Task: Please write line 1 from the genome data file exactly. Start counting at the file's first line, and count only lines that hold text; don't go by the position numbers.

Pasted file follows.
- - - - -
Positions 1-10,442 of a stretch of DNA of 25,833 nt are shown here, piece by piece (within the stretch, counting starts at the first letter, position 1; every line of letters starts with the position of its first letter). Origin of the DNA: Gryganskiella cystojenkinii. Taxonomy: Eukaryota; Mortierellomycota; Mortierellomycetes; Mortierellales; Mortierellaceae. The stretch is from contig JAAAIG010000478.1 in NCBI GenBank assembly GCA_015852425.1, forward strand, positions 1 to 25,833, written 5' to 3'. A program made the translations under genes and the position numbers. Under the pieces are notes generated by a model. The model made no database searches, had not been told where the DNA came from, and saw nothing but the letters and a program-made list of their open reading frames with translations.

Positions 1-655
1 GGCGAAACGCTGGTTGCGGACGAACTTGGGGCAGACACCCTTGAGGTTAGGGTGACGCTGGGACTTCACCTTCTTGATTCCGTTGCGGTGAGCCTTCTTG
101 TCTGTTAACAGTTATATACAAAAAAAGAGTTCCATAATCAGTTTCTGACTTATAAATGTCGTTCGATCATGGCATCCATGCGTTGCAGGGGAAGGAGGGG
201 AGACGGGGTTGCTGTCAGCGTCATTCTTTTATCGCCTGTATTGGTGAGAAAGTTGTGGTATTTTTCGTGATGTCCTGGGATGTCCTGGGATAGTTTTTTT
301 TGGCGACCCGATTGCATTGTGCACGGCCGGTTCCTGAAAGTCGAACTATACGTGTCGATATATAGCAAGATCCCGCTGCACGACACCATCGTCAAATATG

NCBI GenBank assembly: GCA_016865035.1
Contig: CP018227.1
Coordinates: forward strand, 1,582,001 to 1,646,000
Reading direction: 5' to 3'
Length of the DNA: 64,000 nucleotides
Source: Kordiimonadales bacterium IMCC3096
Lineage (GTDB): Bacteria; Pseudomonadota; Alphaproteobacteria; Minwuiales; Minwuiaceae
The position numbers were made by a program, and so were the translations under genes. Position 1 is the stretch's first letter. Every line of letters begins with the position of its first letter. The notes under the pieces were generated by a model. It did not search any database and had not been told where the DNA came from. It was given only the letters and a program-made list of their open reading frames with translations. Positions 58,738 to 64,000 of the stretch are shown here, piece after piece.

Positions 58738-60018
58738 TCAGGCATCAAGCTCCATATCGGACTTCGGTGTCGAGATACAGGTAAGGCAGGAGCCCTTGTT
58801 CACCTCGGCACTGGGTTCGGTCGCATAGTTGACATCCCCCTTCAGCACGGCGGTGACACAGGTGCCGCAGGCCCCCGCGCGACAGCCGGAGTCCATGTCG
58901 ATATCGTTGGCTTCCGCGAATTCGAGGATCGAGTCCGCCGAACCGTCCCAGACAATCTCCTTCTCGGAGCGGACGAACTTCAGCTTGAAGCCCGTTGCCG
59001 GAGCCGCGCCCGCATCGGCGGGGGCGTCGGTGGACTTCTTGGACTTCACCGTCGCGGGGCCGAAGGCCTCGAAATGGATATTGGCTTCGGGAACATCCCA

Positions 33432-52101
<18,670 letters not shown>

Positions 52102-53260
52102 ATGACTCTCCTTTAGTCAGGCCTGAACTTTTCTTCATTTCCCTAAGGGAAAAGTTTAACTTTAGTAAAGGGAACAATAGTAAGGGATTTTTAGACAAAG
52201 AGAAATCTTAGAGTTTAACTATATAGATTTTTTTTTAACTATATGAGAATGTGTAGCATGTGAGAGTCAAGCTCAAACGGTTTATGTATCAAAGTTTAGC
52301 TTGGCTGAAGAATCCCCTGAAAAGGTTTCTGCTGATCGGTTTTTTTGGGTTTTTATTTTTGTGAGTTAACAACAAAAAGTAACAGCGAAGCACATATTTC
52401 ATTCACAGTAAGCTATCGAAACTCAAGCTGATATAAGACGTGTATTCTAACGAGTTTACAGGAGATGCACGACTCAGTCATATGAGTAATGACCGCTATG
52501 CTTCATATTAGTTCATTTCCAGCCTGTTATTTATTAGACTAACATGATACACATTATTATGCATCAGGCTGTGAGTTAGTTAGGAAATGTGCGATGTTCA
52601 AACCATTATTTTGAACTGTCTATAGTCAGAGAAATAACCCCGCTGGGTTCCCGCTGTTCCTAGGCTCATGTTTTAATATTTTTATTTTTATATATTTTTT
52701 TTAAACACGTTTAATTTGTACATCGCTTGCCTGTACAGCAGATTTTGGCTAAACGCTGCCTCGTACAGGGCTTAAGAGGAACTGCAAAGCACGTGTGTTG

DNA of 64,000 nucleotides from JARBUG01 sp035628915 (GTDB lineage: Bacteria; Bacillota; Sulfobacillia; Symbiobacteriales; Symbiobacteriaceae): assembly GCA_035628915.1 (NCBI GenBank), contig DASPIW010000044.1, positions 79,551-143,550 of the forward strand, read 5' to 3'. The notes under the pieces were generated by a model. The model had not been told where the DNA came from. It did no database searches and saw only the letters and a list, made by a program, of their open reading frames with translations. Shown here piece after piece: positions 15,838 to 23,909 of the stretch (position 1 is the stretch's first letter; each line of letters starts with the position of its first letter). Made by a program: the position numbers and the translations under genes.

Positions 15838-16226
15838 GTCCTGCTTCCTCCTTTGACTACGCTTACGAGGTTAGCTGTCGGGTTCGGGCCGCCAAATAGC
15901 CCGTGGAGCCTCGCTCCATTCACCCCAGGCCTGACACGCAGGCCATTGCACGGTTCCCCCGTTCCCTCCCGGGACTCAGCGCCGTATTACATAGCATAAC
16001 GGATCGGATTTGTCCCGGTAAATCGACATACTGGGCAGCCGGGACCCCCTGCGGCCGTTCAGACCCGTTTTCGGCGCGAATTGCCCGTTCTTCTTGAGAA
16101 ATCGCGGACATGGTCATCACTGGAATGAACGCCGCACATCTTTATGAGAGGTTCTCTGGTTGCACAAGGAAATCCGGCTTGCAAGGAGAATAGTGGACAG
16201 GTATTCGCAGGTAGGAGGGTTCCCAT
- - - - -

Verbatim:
Positions 1-10,442 of a stretch of DNA of 25,833 nt are shown here, piece by piece (within the stretch, counting starts at the first letter, position 1; every line of letters starts with the position of its first letter). Origin of the DNA: Gryganskiella cystojenkinii. Taxonomy: Eukaryota; Mortierellomycota; Mortierellomycetes; Mortierellales; Mortierellaceae. The stretch is from contig JAAAIG010000478.1 in NCBI GenBank assembly GCA_015852425.1, forward strand, positions 1 to 25,833, written 5' to 3'. A program made the translations under genes and the position numbers. Under the pieces are notes generated by a model. The model made no database searches, had not been told where the DNA came from, and saw nothing but the letters and a program-made list of their open reading frames with translations.